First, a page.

Monetary and macroprudential policy coordination with biased preferences
Pierre-Richard Agénor and
Timothy P. Jackson
Journal of Economic Dynamics and Control, 2022, vol. 144, issue C
This paper studies the extent to which biased policy preferences, motivated by narrow institutional mandates, affect the gains from coordination between monetary policy (which may respond to financial imbalances) and macroprudential regulation (in the form of capital requirements) in responding to financial stability considerations, and whether these mandates can be set optimally. Numerical experiments show that, depending on the degree of bias in policy preferences, coordination may not entail burden sharing (in the sense of one policymaker reacting more, and the other less, aggressively to financial stability concerns) and may not be Pareto improving relative to the Nash equilibrium—even though it may generate significant gains for the economy as a whole. The optimal institutional mandate, based on maximizing household welfare under coordination, internalizes the impact of the cost of each policymaker’s own instrument use on policy decisions. As a result, there may be an inverse relationship between the degree of bias in preferences and the instrument manipulation cost.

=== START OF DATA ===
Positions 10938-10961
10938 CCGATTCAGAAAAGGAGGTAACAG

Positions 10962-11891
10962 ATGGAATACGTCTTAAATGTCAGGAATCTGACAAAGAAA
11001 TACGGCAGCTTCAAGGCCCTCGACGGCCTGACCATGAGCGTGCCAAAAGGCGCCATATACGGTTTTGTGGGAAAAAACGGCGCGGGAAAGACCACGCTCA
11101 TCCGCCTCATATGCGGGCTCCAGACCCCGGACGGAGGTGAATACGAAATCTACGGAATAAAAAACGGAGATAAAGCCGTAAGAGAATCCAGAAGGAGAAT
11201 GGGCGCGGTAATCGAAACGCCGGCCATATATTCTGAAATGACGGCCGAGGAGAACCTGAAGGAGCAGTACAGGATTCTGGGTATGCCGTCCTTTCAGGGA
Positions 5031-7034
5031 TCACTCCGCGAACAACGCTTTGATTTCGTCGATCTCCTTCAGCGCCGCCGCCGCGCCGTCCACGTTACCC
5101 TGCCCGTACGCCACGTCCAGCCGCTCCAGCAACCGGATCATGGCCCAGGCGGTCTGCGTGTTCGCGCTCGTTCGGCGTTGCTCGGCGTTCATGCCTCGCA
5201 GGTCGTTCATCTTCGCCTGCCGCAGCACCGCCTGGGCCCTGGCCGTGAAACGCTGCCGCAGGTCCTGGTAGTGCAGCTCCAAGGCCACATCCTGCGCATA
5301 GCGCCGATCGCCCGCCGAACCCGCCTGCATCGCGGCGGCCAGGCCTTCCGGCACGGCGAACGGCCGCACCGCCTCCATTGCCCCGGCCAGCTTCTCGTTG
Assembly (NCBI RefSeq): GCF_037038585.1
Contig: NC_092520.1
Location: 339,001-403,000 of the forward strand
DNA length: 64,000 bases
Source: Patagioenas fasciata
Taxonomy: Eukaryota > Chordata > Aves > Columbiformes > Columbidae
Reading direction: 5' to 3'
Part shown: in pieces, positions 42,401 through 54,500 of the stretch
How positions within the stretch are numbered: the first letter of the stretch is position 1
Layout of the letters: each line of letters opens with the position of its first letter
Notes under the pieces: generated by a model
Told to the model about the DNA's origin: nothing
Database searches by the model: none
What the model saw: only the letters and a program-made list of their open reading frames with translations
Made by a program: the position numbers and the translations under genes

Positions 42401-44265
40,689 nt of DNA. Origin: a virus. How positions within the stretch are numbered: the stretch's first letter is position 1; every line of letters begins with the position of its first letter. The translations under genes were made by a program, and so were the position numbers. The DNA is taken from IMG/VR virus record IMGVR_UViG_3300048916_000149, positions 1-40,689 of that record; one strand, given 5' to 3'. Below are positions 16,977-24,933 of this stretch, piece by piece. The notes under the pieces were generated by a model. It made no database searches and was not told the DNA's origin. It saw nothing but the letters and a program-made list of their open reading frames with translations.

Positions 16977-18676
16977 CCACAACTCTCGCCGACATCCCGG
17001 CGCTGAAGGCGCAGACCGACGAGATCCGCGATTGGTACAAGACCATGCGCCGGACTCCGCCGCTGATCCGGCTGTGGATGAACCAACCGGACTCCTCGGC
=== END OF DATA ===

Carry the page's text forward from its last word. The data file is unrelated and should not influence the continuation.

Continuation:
JEL-codes: E44 E52 G18 (search for similar items in EconPapers)
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Persistent link: https://EconPapers.repec.org/RePEc:eee:dyncon:v:144:y:2022:i:c:s0165188922002238
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